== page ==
Metals: Balanced view for 2H10, but upside for 2011 intact

- Metals prices have been trading within a range this year "Following sharp price gains as the global economy emerged from recession, metals have been trading within familiar ranges during the past few months. This was peculiar because copper fundamentals strengthened visibly, with LME stocks for instance drawing since March. Physical copper premia, which are a good indicator for the tightness of regional metal markets, have also generally been well supported and rose to an extremely high $150/t in China. Subdued upward pressure on base metal prices has been heavily influenced by increasing macro headwinds as the initial steady recovery started to fade. Headwinds have been reflected in a host of indicators, with last week’s release of US trade data suggesting that 2Q GDP growth is tracking at only 1.3% QoQ annualised according to our economists. There is also evidence of a slowdown in China, the most significant metals consumer, as the government has been tightening policy selectively."
- We see some downside risks to base prices during 3Q10 "Activity in the metals industry normally slows during the summer months, which often reduces price support during that period. With this in mind, we believe that there is a risk for prices to come under pressure and copper could fall to $6,500/t ($2.95/lb) in the coming weeks. Yet, at the same time we see scope for an increase in activity later in September, which should support metals quotations. Our generally balanced short-term view also implies that price movements will likely remain choppy. Nevertheless, without a double dip, we believe that metals should be well supported in 2011."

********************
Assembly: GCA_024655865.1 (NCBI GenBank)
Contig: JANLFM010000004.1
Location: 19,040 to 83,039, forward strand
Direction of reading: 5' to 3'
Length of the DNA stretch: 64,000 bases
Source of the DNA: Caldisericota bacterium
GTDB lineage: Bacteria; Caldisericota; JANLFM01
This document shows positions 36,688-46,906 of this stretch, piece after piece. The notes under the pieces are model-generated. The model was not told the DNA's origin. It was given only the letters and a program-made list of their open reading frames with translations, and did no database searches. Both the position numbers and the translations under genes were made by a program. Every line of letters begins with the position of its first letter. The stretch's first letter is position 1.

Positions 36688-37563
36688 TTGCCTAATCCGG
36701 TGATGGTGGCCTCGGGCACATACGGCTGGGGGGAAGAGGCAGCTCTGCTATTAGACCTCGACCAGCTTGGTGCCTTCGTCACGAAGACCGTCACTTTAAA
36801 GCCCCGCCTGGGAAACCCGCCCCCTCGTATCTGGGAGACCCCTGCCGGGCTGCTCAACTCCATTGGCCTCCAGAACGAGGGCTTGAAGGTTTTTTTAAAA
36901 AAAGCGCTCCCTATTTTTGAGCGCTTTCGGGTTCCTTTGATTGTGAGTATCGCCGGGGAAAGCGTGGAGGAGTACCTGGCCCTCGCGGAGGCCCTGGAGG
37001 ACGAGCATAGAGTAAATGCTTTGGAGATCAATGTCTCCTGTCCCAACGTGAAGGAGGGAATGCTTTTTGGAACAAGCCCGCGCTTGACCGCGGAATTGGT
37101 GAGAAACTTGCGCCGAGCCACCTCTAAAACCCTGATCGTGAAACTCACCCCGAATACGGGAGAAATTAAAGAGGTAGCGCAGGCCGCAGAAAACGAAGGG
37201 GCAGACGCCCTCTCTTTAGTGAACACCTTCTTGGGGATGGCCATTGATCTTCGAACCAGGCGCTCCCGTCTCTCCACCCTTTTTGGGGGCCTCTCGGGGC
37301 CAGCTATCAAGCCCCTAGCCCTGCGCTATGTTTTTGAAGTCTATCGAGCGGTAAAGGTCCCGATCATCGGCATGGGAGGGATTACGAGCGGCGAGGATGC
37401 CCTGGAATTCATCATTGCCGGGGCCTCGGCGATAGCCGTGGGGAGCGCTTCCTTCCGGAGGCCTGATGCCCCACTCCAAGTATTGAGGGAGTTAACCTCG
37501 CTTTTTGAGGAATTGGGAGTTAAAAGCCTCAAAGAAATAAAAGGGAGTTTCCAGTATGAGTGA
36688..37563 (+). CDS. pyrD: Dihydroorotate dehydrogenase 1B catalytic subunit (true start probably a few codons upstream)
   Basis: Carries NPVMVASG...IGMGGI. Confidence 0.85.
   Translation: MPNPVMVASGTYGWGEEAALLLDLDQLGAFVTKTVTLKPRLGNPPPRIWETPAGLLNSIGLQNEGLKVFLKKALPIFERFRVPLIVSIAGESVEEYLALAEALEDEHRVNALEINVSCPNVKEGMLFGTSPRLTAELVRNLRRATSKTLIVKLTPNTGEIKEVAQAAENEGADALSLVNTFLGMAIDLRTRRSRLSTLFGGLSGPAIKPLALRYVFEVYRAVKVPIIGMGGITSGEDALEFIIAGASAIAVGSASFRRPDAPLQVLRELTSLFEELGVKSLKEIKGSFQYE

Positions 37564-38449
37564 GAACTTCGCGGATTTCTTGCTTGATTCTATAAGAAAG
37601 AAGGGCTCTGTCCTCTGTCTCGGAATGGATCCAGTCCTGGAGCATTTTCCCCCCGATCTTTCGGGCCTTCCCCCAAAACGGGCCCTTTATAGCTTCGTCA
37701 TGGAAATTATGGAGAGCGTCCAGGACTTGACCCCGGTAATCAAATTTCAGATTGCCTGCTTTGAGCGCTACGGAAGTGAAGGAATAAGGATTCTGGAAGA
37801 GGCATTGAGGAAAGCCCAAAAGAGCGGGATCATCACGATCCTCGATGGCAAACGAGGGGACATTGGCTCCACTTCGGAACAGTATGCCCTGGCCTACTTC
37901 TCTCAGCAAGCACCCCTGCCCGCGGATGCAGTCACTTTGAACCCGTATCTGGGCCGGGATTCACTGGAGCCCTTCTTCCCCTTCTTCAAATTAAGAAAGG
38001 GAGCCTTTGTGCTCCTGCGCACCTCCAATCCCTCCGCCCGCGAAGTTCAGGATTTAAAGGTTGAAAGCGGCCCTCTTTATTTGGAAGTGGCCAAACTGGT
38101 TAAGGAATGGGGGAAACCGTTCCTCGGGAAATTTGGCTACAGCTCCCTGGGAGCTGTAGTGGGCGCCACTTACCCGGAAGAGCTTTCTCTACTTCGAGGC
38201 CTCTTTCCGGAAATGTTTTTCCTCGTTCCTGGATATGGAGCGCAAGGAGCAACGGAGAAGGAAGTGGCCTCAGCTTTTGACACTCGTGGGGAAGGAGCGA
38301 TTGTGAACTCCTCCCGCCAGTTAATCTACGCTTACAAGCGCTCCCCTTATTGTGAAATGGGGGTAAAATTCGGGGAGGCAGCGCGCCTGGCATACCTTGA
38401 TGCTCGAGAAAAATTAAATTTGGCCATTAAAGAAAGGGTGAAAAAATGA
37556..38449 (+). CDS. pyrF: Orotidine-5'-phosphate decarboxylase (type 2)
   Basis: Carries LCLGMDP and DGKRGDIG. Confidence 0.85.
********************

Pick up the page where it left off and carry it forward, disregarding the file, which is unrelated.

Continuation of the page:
- Despite uncertain outlook, we keep positive view for 2011 "Our generally positive view on metals for 2011 is based on the BofA Merrill Lynch Economics team forecast that global GDP will rise by 4.2% YoY, following a 4.6% expansion in 2010. It is worth noting that even though Chinese authorities will likely keep a tap on speculative activity in the property sector, measures have been taken that should at least partially offset that. Nevertheless, despite persistent supply constraints for some metals, risks are skewed to the downside and any signs of a sharper than anticipated slowdown (which is not our base case) would likely lead to a reduction of our forecasts. Meanwhile, we also reinforce our gold call and see prices gradually rising to $1,500/oz during the coming 18 months."
- Upgrades to longer-term prices "Using a combination of project incentive prices and marginal production costs, we have adjusted our longer-term prices."

Merrill Lynch Metals Strategist 20100817

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